Previous studies provided incidental evidence for unusual 3' terminal dinucleotides in U2-dependent introns, particularly TG dinucleotides that are used as alternative 3' splice sites. Few directed efforts have been made so far to verify such instances and to elucidate underlying mechanisms and consequences [16
]. Here, we report 36 human U2-spliceosomal introns with TG dinucleotides functioning as 3' splice sites, identified by thoroughly filtered EST-to-genome alignments. The high accuracy of the EST-based screening approach was validated by RT-PCR with a success rate of 92%. Though it might seem paradoxical, the analysis of EST data gave superior results compared to an analysis of curated data, that is, RefSeq transcripts. We found that the abundance of EST data allows the application of statistical methods for obtaining valid results whereas curated data sets, which are typically devoid of redundancy, may contain errors that are rarely captured by filtering criteria, consistent with the findings of others [36
]. In practice, we found that two independent ESTs are strong evidence for a natural splice variant. Given this rather permissive threshold [9
], we expect that the established screening protocol achieves high sensitivity.
Since our screening procedure is EST-based, certainly more unusual 3' splice sites remain undiscovered in transcript regions that lack sufficient EST coverage. Moreover, there are indications that even other unusual dinucleotides, apart from TG, may function as alternative 3' splice sites. For example, others reported an AT 3' splice site in the mammalian DGCR2
], a CG 3' splice site in the Drosophila per
], and we found that a TG splice acceptor in human CNBP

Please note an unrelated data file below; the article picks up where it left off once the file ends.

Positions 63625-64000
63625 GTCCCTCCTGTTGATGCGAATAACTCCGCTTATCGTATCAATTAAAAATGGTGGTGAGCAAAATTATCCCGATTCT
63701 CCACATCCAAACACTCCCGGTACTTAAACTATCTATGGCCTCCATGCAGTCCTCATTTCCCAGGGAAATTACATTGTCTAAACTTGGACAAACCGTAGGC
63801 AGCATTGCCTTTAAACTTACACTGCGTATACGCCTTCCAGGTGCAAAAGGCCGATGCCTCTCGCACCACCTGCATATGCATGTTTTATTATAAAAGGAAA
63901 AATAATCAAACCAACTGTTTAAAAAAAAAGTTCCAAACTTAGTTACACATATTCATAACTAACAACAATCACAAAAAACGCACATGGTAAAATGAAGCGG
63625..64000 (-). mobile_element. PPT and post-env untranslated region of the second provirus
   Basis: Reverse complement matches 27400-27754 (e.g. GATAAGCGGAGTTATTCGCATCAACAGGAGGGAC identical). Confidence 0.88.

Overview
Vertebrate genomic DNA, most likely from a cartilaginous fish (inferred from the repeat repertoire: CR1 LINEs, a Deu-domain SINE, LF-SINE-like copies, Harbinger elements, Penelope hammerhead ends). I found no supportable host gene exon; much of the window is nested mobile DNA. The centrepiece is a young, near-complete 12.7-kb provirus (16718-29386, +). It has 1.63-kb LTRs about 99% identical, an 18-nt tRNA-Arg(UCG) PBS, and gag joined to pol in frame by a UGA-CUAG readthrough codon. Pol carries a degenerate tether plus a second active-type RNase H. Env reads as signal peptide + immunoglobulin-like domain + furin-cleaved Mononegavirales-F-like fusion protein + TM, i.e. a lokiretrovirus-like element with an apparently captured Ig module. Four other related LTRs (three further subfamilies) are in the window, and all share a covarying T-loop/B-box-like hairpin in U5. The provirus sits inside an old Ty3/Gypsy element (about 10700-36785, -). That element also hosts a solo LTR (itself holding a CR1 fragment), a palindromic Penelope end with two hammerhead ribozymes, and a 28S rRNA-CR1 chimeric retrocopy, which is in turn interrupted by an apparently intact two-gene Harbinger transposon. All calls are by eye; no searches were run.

intron 3 is replaced by a viable GG in the chicken ortholog (results not shown). The occurrence of a TG splice acceptor in the Drosophila gnas
gene suggests that they occur throughout metazoan organisms.
Other studies have questioned the extent to which alternative splicing is functionally relevant [27
]. Since TG splice acceptors are extremely rare compared to AG acceptors, one might think that these cases reflect a fuzziness of the splicing reaction. However, multiple findings support the idea that TG splice sites are activated by directed mechanisms and that the resulting splice variants fulfill functional roles: first, several TG splice acceptors are used with a high frequency or can even be the preferred splice site, which excludes splicing errors as a plausible explanation (Table , Figure ); second, TG splice acceptors and their adjacent intron sequence are remarkably conserved between orthologous mammalian genes (Figure ); third, tissue-specific splice patterns are observed for GNAS
] as well as BRUNOL4
(this study; Figure ), suggestive of specific regulatory processes; and fourth, the TG splice site-mediated protein isoform of the mammalian calcium channel subunit α1A
) has been shown to result in significant differences in neuronal excitability [35
Thinking of splice site evolution as a process of functional engineering, we might ask about the functional options that distinguish TG-AG splice acceptor tandems from AG-AG tandems. During analysis of orthologs of human TG splice acceptors, we did not identify any case of orthologous AG splice sites, suggesting that TG and AG splice site dinucleotides are functionally non-equivalent. The inserted/deleted nucleotide sequence differs only if TG is positioned downstream of the tandem splice site. Apart from the possible impact on the protein sequence, an NAGATG tandem acceptor allows insertion of a start codon. For example, this seems to be realized in intron 1 of human PCGF2
, where the observed splice variants differ by the presence of an upstream open reading frame. Preliminary results indicate that this ATG insertion has an effect on the translation efficiency of the mRNA (results not shown). It is also worth noting that the Drosophila gnas
gene has a TG splice acceptor, like the human gene, but it is located in a non-homologous intron [17
]. Given the overall low frequency of TG 3' splice sites (0.02%), this example of convergent evolution indicates a functional benefit of the unusual splice site, independent of its impact on protein sequence. It is tempting to speculate that splicing of TG splice acceptors, rather than providing a pathway for alternative transcripts or protein isoforms, may play a role as a regulatory bottleneck for maturation of the transcript, as was suggested for U12-type introns [39